“So Insane”[20] assembles eight short stories: “ In Your Twenties”, “On Masturbation is One Type of Sport”, “Perfect Enlightenment”, “The Duck Man”, “Fifty One Spotlights”, “The Clitoris Yoga Master”, “The Twilight Chef”, and “All Kinds of Plants in This World are Beautiful”. In November of 2015, Feng Tang hosted a TV show “Sou Shen Ji” [21]and interviewed 13 distinctive figures in China from different industries. In 2017, “So Insane” was published based on the show. The book just like a supernatural story collection, but characters in this book are real people, troubled by their own emotions or facing some kinds of dilemma in life, their “insanity” or superpower described in the book, comes from their bodies and sensual instincts. Feng Tang believes the sensual instinct of a human being has unlimited potentials, which will never be replaced by artificial intelligence.


In 2005, Feng Tang published his first collection of essay “豬和蝴蝶”[22] and earned the award from People’s Literature Magazine. Over the next few years, other seven collections of essays, includes “活著活著就老了”,[23] “How to Become a Monster”,[24] “三十六大”,[25] “在宇宙間不易被風吹散”,[26] “無所畏”,[27] “春風十里不如你”,[28] Getting Things Done has been published continuously. Feng Tang had a real feeling for literature, and he could impart his own passion with an admirable fluency. Most of his essays can strike a sympathetic resonance in reader’s heart and mind, and bring influencing trends, such as his acclaimed essay "如何避免成為一個油膩的中年猥瑣男",[29] created a sensation when published in 2017.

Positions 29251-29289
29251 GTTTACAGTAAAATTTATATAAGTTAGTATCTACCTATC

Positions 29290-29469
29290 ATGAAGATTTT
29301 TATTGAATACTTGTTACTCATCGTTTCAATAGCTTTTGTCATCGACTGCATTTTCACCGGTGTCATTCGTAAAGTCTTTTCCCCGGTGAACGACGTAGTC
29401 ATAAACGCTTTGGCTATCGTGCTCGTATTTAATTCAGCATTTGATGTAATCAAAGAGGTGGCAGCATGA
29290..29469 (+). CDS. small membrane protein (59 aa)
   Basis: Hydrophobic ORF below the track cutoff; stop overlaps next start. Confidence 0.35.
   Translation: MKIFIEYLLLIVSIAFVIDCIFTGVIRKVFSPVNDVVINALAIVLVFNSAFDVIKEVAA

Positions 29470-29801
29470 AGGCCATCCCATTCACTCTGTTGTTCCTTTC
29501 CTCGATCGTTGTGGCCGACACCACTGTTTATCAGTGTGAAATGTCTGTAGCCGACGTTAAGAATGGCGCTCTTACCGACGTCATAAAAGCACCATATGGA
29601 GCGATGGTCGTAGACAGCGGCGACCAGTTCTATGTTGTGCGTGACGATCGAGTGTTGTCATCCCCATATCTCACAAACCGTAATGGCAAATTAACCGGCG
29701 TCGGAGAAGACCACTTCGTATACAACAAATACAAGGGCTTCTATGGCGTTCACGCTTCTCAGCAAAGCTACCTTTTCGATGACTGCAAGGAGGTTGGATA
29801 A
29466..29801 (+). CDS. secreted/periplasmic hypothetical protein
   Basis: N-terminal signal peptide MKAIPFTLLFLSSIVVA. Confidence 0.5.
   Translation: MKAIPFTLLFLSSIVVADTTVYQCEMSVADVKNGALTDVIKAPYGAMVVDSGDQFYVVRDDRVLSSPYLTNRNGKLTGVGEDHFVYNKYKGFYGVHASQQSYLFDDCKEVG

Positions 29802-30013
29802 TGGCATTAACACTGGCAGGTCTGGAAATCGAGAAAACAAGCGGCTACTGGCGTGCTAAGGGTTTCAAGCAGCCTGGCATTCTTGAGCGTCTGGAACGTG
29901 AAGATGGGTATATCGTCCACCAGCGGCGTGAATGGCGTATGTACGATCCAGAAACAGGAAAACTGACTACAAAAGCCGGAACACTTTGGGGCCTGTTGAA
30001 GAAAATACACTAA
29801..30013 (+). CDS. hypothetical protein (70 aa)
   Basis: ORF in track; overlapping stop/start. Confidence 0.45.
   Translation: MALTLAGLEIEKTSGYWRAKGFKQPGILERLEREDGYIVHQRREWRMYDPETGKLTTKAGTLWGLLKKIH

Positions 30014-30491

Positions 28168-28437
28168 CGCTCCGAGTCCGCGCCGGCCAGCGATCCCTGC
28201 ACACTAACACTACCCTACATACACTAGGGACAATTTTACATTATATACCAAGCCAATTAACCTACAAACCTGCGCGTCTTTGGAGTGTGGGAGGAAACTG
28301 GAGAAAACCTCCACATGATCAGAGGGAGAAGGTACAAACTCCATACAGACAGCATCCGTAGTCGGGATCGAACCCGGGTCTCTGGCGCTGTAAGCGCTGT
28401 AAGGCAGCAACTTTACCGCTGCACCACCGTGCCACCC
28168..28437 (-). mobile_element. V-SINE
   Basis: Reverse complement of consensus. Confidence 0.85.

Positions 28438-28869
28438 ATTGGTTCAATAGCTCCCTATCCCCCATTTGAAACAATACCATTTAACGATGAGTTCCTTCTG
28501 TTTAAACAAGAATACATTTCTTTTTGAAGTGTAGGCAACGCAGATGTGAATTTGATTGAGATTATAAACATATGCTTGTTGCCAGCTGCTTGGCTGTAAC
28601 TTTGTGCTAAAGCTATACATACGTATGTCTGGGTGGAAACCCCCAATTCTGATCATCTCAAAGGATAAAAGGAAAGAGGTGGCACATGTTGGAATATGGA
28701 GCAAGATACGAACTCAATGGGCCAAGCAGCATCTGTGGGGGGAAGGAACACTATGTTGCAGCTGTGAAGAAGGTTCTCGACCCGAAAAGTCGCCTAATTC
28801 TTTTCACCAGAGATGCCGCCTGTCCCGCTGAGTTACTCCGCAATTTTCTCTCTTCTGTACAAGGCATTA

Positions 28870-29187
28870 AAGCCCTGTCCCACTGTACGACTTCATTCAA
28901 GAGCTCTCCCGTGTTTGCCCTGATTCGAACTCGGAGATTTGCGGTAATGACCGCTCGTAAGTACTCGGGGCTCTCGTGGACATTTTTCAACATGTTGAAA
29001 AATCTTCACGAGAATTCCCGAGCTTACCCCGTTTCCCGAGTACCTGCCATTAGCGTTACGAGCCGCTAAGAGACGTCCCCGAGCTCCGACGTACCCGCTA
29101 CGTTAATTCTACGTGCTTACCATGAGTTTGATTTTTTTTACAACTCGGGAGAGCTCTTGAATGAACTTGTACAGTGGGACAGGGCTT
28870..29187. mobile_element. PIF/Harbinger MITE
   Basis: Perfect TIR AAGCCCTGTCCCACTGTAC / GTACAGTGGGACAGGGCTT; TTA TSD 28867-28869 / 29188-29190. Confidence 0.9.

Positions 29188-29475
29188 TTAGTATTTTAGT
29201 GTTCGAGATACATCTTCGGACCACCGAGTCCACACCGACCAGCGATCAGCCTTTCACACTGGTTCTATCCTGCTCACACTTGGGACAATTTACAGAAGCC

In China’s literary tradition, authorship and penmanship go hand in hand. Feng Tang has stayed loyal to this tradition. In July 2017, his calligraphy work “觀花止” debuted an art exhibition “夢筆生花---當代語境中的人文藝術”[30] in Beijing, accompanied by works of many famous Chinese artists and writers, including Nobel Laureate Mo Yan.

In April 2018, Feng Tang met famous Japanese photographer Nobuyoshi Araki and the two artists collaborated on an calligraphy exhibition called “ 書道不二”.[31]

In December 2019 and January 2020, Feng Tang’s private exhibition “馮唐樂園”[32] was hold in Beijing and Shanghai respectively. The exhibition comprised six scenes and interpreted by calligraphy, photograph and lamplight to create a unique experience for audiences.

In March 2020, the famous luxury brand and pen manufacturer Mont Blanc collaborated with Feng Tang and created Mont Blanc Feng Tang Font,[33] which will be used in all of Mont Blanc’s Chinese publishing marketing materials.


In addition to being an artist, Feng Tang is also a successful business professional. After earning his MBA degree from Emory university, he began his business career as a management consultant at McKinsey & Company in 2000, and in a record time of six years, he rose to the level of global partner.